Dhaka, May 25, 2020 (AFP) - Some 15,000 Rohingya refugees are now under coronavirus quarantine in Bangladesh's vast camps, officials said Monday, as the number of confirmed infections rose to 29.   Health experts have long warned that the virus could race through the cramped settlements, housing almost a million Muslims who fled violence in Myanmar, and officials had restricted movement to the area in April.

Despite this, the first cases in the camps were detected in mid-May.   "None of the infections are critical. Most hardly show any symptoms. Still we have brought them in isolation centres and quarantined their families," Toha Bhuiyan, a senior health official in the surrounding Cox's Bazar area told AFP.   He said narrow roads to three districts of the camps -- where the majority of the infections were detected -- have been blocked off by authorities.

The 15,000 Rohingya inside these so-called blocks faced further restrictions on their movement, he said.   It comes as charity workers expressed fears over being infected in the camps as they worked without adequate protection.   Two of the areas under isolation are in Kutupalong camp, home to roughly 600,000 Rohingya.   "We are trying to scale up testing as fast as possible to make sure that we can trace out all the infected people and their contacts," Bhuiyan said.

Seven isolation centres with the capacity to treat more than 700 COVID-19 patients have been prepared, he said.   Officials hope to have just under 2,000 ready by the end of May, he added.   Mahbubur Rahman, the chief health official of Cox's Bazar, said authorities hoped this week they would double the number of tests being performed daily from 188.   He said further entry restrictions have been imposed on the camp, with a 14 day quarantine in place for anyone visiting from Dhaka.   "We are very worried because the Rohingya camps are very densely populated. We suspect community transmission (of the virus) has already begun," Rahman told AFP.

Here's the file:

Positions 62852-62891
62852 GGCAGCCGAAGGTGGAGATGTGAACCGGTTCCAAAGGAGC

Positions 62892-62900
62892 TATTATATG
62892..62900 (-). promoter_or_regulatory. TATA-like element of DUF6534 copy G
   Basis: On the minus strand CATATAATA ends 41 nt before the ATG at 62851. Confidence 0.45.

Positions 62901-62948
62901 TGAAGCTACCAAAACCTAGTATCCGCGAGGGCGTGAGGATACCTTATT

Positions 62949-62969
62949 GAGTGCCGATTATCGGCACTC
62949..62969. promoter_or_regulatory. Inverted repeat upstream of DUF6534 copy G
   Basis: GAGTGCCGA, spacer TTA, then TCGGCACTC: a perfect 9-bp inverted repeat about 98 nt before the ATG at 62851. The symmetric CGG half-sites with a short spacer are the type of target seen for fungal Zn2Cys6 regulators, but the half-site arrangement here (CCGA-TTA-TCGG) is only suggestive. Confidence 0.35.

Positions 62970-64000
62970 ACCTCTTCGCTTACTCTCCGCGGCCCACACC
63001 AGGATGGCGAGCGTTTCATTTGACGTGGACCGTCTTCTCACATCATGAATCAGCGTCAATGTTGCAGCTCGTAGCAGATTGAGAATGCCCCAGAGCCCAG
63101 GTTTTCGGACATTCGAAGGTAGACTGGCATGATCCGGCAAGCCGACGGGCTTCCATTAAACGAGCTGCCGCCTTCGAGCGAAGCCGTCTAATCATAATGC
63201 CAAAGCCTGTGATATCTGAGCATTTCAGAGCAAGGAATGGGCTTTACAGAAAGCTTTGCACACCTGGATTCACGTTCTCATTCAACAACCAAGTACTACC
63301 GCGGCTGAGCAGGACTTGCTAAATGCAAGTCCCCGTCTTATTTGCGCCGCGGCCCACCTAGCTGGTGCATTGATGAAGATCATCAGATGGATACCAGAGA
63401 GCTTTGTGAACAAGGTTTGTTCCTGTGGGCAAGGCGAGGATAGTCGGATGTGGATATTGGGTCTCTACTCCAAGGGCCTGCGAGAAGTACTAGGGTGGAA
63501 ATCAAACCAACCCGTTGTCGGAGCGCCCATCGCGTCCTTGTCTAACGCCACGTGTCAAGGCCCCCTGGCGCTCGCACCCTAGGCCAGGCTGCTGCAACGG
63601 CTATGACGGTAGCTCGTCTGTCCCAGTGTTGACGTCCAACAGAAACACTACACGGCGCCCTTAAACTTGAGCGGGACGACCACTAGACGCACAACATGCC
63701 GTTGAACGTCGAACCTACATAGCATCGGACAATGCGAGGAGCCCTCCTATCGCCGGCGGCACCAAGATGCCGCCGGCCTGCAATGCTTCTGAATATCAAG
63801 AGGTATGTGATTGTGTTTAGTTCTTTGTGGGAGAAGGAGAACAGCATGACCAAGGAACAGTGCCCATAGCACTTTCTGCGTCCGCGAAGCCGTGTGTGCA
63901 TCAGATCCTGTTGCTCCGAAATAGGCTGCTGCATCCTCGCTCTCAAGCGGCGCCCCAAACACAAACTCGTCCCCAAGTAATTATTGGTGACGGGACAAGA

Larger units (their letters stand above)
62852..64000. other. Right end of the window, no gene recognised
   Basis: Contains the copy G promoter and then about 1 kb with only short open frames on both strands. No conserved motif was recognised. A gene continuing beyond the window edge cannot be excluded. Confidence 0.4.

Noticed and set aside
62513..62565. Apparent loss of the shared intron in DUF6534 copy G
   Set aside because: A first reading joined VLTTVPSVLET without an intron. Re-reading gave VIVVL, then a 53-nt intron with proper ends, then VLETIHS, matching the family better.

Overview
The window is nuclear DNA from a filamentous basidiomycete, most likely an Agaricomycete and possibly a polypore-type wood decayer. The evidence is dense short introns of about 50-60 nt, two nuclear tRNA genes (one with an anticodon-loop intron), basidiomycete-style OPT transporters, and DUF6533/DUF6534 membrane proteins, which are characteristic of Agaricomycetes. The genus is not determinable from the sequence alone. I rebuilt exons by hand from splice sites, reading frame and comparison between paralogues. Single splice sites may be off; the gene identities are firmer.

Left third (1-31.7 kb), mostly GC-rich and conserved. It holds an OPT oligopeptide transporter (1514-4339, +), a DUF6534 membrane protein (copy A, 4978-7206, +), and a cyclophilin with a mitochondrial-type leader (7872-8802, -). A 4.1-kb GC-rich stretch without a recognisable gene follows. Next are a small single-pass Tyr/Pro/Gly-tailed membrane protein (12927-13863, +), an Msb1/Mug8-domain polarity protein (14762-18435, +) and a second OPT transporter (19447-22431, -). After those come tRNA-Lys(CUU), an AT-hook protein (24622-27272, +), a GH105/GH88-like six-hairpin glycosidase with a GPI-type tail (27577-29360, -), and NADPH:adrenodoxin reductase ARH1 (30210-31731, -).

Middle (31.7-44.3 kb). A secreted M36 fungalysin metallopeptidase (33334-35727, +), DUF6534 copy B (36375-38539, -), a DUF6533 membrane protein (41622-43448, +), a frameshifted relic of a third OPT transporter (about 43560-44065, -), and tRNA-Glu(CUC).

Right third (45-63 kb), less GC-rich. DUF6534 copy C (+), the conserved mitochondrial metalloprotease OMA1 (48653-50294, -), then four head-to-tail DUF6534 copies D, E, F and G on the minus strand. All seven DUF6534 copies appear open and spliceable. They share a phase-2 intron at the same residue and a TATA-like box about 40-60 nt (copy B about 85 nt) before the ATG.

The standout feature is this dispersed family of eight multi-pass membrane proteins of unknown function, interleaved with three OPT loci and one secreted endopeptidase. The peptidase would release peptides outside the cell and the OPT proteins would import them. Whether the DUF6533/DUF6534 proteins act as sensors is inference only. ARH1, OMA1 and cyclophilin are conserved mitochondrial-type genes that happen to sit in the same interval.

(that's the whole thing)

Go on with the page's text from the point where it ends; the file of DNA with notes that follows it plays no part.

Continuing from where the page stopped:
- 'Very little awareness' -
Bangladesh on Monday notched up a record single-day spike in coronavirus cases, with 1,975 new infections, taking the toll to 35,585 cases and 501 deaths.   In early April authorities imposed a complete lockdown on Cox's Bazar district -- home to 3.4 million people including the refugees -- after a number of infections.

But a charity worker with one of the many aid organisations active in the camps said Monday he and many others were "very worried".   "Fear and panic has gripped aid workers because many of us were forced to work without much protection," he told AFP without wishing to be named.   "Social distancing is almost impossible in the camps. There is very little awareness about COVID-19 disease among the refugees, despite efforts by aid agencies."

The lack of information is exacerbated by local authorities having cut off access to the internet in September to combat, they said, drug traffickers and other criminals.   More than 740,000 Rohingya fled a brutal 2017 military crackdown in Myanmar to Cox's Bazar, where around 200,000 refugees were already living.
Date: Mon, 25 May 2020 15:25:38 +0200 (METDST)

Antananarivo, May 25, 2020 (AFP) - Madagascar's government has announced it will dispatch troops and doctors to an eastern town after several bodies were found in the streets and where two people died from the novel coronavirus.   Madagascar's cabinet held a special meeting on Sunday to discuss the situation in Toamasina, the country's second largest city.   The Indian Ocean island nation has registered 527 infections and two deaths, both in Toamasina.

Since Thursday, more than 120 new cases were confirmed, and several bodies were found in the city's streets though the cause of death was not clear.   "Doctors must carry out thorough examinations to see if these deaths are caused by another illness (...) or if they are really due to severe acute respiratory problems which is the critical form of COVID-19," Professor Hanta Marie Danielle Vololontiana, spokesperson for the government's virus taskforce, said in a national broadcast on Sunday.   The government will send 150 soldiers to reinforce Toamasina, maintain order and enforce measures against the coronavirus such as mask wearing and social distancing.

The cabinet also fired Toamasina's prefect without providing any explanation.    A team was also ordered to distribute a drink based on artemisia, a plant recognised as a treatment against malaria, which the Malagasy authorities claim cures COVID-19.    The potential benefits of this herbal tea, called Covid-Organics, have not been validated by any scientific study.    The cabinet has also announced an investigation into the death of a doctor in Toamasina. According to local press, the victim was hospitalised after contracting COVID-19 and was found dead hanged in his room on Sunday morning.